In between our regular meetings we attended a number of special programs that were organized by the College of Arts and Sciences to promote meaningful dialogue on campus about diversity. Together, we marked the 20th anniversary of a tragic event in Greensboro’s history–the shooting and killing of five demonstrators at an anti-Klu Klux Klan rally by members of the Klan and American Nazi Party. In council, we watched a video of the demonstration and its aftermath, including the funeral process and trials. Together, we viewed Greensboro, A Requiem, the docudrama that was written about the shootings and directed on our campus by an Institute member. Together, we had held council with students who performed in the play, and the playwright, Emily Mann. Together, we viewed an art exhibition portraying racial stereotypes, identity and body image and, after touring the exhibit, held council in the gallery to reflect on the impact of the artwork. There, in the midst of the powerful art work, we experienced a sense of collective safety as we discovered that the container we had created during the retreat would hold our ongoing work.
In May of 2000, at our closing retreat, we officially ended the Race and Gender Institute by becoming what one member called the "Greenhouse Circle."
From our group, The Circle Way circling has disseminated across campus in a variety of different ways. One member has begun a Race and Gender Institute in her home department, involving faculty, students and staff. Many of our participants are using the principles and practices of The Circle Way to hold class discussions about difficult or controversial topics. Several members are using elements of circle to hold staff meetings in their work setting. And, this past January, many members of the Institute received additional The Circle Way training on campus.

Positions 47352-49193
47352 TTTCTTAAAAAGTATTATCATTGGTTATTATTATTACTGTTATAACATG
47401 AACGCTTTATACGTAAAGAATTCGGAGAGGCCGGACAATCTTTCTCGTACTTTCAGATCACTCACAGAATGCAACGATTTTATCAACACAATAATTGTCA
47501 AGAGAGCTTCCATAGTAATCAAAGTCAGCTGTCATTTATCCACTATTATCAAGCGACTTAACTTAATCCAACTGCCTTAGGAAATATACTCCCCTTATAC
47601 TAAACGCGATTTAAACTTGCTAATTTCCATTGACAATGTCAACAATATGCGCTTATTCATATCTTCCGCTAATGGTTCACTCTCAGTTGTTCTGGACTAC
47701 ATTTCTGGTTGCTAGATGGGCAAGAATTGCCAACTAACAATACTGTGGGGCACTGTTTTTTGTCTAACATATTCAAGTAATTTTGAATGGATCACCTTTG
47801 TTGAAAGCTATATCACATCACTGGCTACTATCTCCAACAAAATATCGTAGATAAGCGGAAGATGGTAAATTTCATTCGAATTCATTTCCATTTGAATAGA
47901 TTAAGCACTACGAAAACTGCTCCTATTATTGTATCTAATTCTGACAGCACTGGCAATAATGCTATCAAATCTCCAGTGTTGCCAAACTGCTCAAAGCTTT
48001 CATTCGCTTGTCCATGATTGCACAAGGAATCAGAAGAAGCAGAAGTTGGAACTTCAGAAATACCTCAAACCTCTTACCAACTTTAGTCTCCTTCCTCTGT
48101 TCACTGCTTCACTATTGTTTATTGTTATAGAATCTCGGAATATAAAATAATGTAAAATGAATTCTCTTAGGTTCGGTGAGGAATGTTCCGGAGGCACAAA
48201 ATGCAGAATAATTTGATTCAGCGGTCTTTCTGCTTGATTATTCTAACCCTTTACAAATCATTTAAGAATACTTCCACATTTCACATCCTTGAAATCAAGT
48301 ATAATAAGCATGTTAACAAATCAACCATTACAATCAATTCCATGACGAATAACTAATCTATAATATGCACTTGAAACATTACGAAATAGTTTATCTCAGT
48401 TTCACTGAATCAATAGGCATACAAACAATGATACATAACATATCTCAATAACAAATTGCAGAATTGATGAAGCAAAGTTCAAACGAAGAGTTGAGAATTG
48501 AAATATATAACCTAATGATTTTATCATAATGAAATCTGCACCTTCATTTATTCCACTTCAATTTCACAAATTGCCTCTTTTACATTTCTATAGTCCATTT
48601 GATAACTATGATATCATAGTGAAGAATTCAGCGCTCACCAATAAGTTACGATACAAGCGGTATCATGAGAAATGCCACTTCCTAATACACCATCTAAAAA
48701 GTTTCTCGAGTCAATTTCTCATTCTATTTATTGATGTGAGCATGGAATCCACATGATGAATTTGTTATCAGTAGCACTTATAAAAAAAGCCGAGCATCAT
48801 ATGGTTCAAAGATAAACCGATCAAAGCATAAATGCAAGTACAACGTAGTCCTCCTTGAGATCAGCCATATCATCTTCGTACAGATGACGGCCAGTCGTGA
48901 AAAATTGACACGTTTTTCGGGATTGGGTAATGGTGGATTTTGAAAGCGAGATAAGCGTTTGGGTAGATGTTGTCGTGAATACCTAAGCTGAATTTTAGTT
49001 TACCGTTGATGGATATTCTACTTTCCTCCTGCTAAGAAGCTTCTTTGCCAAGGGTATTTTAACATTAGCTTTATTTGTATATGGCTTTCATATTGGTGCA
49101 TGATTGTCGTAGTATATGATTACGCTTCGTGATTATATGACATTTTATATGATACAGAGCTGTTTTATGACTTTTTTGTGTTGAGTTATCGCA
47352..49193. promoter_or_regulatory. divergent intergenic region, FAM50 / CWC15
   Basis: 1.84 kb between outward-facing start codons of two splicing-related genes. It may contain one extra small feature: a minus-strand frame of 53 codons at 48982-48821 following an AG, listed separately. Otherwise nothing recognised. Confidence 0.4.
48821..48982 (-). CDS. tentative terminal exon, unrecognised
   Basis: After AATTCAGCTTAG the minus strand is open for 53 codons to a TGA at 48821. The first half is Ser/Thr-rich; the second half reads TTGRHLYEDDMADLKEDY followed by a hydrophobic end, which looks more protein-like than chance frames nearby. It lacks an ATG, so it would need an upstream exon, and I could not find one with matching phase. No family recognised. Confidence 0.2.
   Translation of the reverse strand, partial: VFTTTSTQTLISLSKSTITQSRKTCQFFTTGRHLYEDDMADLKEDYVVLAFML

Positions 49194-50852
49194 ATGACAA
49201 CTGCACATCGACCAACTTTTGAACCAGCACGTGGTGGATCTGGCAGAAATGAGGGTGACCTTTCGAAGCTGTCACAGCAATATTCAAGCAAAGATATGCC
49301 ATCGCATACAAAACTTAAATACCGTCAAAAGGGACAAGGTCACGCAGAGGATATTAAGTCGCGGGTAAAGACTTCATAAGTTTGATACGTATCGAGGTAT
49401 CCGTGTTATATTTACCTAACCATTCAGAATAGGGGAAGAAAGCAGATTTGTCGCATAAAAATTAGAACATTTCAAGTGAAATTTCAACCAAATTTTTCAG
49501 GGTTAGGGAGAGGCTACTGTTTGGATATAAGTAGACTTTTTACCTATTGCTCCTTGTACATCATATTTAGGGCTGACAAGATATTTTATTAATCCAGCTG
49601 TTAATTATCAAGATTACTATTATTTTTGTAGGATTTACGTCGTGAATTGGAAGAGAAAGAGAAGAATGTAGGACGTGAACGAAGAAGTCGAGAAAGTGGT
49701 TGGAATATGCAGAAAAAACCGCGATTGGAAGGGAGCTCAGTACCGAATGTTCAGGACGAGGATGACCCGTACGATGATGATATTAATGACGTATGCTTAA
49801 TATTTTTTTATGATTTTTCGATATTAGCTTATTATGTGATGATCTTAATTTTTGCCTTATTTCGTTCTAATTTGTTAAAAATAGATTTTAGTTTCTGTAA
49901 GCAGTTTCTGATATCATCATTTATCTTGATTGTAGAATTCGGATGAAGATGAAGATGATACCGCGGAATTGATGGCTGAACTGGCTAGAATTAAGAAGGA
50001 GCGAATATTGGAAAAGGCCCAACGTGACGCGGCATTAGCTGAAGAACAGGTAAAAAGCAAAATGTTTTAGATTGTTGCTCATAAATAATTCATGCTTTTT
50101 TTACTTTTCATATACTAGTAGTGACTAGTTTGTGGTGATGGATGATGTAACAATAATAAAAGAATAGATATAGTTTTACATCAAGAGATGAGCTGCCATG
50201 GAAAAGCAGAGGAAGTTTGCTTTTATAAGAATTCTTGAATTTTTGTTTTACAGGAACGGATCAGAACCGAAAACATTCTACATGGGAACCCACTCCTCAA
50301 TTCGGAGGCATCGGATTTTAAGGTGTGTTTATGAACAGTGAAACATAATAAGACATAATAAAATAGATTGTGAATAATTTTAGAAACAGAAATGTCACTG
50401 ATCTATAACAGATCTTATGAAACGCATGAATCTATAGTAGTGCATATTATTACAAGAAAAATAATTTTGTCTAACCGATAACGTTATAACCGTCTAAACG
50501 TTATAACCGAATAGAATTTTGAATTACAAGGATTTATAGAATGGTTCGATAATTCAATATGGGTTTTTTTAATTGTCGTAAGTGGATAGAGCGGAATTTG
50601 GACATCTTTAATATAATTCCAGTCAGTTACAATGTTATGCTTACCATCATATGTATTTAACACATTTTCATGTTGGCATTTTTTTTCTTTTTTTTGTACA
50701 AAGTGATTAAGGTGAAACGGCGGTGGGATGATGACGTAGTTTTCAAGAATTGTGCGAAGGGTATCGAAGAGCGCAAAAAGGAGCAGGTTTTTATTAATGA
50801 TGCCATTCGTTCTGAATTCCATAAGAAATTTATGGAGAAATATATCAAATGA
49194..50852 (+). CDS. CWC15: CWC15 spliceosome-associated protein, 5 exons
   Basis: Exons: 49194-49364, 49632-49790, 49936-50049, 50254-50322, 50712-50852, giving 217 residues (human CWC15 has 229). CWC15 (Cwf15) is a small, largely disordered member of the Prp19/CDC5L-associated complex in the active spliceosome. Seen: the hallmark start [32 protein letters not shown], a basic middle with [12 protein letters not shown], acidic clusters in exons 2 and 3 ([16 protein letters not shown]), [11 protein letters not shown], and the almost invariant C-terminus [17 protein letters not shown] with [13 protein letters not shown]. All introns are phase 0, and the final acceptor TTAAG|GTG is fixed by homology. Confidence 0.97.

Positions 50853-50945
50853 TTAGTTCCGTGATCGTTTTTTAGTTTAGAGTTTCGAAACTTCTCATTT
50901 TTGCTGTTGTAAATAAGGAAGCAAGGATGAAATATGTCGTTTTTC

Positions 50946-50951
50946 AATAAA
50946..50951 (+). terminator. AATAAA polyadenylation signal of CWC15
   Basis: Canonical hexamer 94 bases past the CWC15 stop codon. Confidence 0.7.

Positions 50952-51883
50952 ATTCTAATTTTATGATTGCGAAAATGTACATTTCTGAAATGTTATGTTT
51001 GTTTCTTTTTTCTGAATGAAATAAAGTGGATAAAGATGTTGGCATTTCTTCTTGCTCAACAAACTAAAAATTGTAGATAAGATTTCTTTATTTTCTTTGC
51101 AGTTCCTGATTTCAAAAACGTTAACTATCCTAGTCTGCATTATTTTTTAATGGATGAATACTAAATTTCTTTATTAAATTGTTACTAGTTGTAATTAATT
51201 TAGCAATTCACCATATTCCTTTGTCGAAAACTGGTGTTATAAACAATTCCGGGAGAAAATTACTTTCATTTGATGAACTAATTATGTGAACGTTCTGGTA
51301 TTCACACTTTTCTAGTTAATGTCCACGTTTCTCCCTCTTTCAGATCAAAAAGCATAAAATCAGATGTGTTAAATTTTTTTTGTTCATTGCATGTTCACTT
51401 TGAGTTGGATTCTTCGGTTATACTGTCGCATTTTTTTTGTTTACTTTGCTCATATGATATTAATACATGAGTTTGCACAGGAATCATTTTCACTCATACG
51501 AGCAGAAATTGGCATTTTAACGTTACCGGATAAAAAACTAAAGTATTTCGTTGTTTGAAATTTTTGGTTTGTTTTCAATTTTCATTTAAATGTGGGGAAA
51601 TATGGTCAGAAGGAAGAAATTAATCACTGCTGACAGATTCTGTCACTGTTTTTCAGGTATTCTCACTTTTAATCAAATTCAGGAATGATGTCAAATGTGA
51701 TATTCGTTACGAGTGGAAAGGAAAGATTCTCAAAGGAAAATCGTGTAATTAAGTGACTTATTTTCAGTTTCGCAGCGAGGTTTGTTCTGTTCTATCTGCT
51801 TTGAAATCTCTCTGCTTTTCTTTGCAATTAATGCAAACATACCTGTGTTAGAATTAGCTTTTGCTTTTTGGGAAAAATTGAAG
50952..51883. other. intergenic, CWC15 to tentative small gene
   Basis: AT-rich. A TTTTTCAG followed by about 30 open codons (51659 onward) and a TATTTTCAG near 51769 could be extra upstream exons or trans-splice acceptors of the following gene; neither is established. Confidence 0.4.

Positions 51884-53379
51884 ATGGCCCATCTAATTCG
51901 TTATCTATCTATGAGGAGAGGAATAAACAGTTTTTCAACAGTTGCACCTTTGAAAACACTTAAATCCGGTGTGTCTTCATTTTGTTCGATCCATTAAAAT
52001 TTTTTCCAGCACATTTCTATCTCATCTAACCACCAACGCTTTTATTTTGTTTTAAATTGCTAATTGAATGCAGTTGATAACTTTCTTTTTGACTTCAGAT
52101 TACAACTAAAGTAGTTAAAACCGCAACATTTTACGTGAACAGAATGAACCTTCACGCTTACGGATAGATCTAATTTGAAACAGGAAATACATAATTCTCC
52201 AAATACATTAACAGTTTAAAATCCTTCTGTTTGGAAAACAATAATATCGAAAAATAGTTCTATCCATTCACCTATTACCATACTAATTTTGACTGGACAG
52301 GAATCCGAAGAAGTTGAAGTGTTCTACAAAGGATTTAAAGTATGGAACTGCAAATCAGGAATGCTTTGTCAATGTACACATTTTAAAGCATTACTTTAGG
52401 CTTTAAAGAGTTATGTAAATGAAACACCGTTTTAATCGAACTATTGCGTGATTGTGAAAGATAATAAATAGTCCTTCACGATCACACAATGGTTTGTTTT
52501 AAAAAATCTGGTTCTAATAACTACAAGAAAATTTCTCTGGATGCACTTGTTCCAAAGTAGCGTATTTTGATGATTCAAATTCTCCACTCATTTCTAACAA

Recently, I met one of my colleagues from the Institute outside the Student Union building. As we chatted, she indicated that she’d just come from another meeting where, to her surprise, she’d found other alumni from the Institute. She told me that she smiled and felt more at ease when she saw them. She said, "It was almost like we could relax and just be human." I think back on the ways our lives were transformed by the Race and Gender Institute. My mind drifts further, back to the days when our ancestors told the first stories around campfires hundreds of thousands of years ago. I surmise that the first stories were spun around vital bits of information that were absolutely essential to their survival: the location of food…the availability of water…the nearness of predators…the keeping of the fire. And so it is now with the participants of the 1999-2000 Race and Gender Institute, the new practitioners of the "Greenhouse Circle." We will continue to tell our stories through the center, and each of us will help to tend the fire.